Responsive web design is extremely critical in today’s world; it is necessary for survival among the fittest. No doubt mobile browsing has blown up and continues to grow exponentially. There are times where no matter how good a company’s web site looks on the monitor, if it is not “mobile friendly” and the user gets a poor experience, well, the site might as well be deemed no good at all. On a personal level, I can relate to the importance of mobile browsing. For example, after giving someone my business card usually one of the first things they do is pull out there iPhone, and look at my portfolio. If my personal site was not built with a responsiveness to adapt to different media devices and viewports such as the iPhone; and the viewer looking at my work does not have a good experience, this could jeopardize the integrity of my work and in turn, possibly be loosing future customers and contacts. I would like to quote Andy Clarke, web designer, author and founder of Stuff and Nonesense. Andy says, “Anything that’s fixed and unresponsive isn’t web design anymore, it’s something else. if you don’t embrace the inherent fluidity of the web, you are not a web designer, you’re something else. Web design is responsive design. Responsive Web Design is web design, done right”…
For this weeks blog I decided to interview a friend of mine and professional graphic/web designer.
What do you think is one the most important thing as a web designer? Thinking past static design & layout to consider the web at all screen sizes.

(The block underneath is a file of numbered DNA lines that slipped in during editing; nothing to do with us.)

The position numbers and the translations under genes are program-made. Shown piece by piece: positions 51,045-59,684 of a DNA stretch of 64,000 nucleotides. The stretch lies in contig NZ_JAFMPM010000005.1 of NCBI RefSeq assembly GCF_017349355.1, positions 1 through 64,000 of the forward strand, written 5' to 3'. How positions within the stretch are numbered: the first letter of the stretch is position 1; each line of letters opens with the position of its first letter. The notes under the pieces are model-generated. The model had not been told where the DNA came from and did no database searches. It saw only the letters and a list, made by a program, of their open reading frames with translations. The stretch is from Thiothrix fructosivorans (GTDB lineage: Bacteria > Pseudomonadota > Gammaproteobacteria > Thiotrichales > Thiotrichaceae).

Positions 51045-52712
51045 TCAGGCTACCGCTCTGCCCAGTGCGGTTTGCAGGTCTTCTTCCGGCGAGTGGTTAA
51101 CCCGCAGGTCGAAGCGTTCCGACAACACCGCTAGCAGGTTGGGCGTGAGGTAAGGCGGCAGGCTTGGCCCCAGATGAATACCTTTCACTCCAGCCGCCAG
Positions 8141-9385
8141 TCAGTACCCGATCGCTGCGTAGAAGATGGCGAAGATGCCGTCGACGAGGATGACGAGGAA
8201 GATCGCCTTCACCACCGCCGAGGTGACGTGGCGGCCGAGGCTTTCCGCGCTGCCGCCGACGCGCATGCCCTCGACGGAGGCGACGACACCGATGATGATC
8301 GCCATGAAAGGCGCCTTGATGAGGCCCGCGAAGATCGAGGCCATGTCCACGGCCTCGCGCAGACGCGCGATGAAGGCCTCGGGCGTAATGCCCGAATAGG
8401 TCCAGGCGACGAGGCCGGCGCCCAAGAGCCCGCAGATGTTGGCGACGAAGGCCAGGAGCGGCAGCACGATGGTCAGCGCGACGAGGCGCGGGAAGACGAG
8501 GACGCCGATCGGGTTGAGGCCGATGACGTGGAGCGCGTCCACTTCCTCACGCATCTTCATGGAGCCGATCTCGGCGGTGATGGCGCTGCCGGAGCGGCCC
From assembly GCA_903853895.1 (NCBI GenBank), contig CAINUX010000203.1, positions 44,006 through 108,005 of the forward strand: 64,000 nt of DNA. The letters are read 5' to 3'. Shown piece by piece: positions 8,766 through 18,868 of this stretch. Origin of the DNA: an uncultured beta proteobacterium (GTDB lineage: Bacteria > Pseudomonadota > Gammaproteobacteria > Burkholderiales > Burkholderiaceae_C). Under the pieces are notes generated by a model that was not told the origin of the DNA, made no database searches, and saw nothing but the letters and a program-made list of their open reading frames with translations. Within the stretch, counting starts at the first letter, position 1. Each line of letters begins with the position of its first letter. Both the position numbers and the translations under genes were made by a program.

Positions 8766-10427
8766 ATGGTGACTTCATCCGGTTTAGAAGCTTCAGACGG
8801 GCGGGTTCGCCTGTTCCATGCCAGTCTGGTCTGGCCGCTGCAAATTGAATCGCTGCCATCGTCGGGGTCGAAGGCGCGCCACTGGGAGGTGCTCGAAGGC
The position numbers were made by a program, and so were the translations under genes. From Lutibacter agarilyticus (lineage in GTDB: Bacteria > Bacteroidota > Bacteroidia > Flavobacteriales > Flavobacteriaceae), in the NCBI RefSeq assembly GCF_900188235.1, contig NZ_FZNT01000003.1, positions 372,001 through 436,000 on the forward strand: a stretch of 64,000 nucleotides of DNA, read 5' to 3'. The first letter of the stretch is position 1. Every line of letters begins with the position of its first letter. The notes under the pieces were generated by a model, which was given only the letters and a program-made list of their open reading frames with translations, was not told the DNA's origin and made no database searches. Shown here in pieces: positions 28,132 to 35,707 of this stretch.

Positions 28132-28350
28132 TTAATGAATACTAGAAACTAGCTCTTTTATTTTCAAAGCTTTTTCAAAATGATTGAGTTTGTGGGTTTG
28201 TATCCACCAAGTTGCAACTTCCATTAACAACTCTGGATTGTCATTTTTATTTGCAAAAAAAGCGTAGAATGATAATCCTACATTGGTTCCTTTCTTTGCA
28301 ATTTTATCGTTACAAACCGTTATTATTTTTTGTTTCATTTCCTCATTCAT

What about the creative process? We use a repeatable, successful pattern. It starts with sketching, wire framing, mock ups, rapid prototyping and then development .
How important is the creative process to you? Very! Synapse didn’t have designers a few years back, it was developers doing front end. Having designers makes a huge difference in the usability of web applications. Being classically trained as a graphic designer helps me daily in web design. I use the principles of design, like color theory, rhythm, balance etc. these fundamentals are paramount!
What is your outlook on simplicity? Simplicity depends on necessity. That is one thing designers forget with the web design and graphic design in general. They feel like they need to fill all the space like it is some “hole to fill” esp. junior designers. Question the necessity of everything you include in the design and then question whether is it presented in the best way possible.
What about the the placement of things like “call to actions?” You want to make sure your main call to action is available and accessible almost anywhere. If you’re delivering information you want it at the end of that information. It should be the most prominent path for a user to take.
What do you think about traditional web placement i.e. headers etc. and switching the placement of them up, in non traditional ways? It really depends on the users of the site or app. Sites that have the same user base are better candidates than sites that have mostly unique visitors. Additionally, younger, more techie users are going to figure out the placement of things and are less likely to get frustrated. With users that struggle you probably want a more conservative layout. You have to determine purpose of the site and the target audience. A marketing site is going to be selling products/services, reference website will be delivering information etc.
Any input for junior web designer? Mobile first approach, responsive design and write clean code!